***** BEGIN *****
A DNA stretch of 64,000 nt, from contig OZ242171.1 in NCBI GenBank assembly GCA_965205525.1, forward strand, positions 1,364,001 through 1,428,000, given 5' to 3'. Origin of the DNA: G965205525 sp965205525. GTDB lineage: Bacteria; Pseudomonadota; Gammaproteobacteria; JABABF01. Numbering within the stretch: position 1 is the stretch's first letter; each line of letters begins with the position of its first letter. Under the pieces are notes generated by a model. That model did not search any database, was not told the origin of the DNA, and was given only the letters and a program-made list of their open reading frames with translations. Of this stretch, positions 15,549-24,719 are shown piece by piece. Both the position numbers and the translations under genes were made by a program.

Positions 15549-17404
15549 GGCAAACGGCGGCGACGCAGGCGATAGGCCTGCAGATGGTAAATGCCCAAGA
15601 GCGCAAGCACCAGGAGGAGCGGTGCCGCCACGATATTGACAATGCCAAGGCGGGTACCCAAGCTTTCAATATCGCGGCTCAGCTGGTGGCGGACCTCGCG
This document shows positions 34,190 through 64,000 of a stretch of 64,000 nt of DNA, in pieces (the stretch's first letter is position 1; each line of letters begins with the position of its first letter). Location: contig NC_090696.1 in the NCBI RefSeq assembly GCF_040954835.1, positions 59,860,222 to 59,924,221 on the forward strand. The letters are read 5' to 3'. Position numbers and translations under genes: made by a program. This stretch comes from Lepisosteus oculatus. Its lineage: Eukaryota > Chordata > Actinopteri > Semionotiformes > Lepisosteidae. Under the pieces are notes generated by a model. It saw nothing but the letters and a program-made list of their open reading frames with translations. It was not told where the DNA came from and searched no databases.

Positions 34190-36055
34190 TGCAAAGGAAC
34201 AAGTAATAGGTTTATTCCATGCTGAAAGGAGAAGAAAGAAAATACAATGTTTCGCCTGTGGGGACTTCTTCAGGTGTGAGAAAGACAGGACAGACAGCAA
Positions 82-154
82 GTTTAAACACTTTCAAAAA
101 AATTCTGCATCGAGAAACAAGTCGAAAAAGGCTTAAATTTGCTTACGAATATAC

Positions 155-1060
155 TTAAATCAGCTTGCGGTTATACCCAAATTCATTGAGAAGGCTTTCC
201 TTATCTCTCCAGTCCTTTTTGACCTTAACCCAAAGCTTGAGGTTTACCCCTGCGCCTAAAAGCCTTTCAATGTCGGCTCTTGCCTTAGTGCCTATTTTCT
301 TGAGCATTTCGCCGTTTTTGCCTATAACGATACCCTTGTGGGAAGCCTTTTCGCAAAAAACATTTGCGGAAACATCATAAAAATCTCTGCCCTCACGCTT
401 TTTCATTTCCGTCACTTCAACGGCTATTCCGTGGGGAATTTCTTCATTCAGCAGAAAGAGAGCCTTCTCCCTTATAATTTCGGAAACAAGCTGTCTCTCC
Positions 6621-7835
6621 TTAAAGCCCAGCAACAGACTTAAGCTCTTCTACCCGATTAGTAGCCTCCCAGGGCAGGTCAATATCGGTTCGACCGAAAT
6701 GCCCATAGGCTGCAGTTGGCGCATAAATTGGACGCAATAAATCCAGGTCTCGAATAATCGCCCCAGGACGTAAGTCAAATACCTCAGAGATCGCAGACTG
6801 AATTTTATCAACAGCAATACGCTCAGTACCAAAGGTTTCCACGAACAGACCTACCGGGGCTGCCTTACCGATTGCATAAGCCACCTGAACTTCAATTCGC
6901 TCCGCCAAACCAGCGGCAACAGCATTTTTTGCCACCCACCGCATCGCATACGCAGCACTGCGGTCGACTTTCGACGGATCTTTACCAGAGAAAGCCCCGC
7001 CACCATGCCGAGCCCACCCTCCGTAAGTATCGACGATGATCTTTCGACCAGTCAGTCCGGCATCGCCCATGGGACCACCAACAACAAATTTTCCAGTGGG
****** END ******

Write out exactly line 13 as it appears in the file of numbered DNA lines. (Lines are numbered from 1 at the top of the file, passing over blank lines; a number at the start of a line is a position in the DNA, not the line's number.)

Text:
155 TTAAATCAGCTTGCGGTTATACCCAAATTCATTGAGAAGGCTTTCC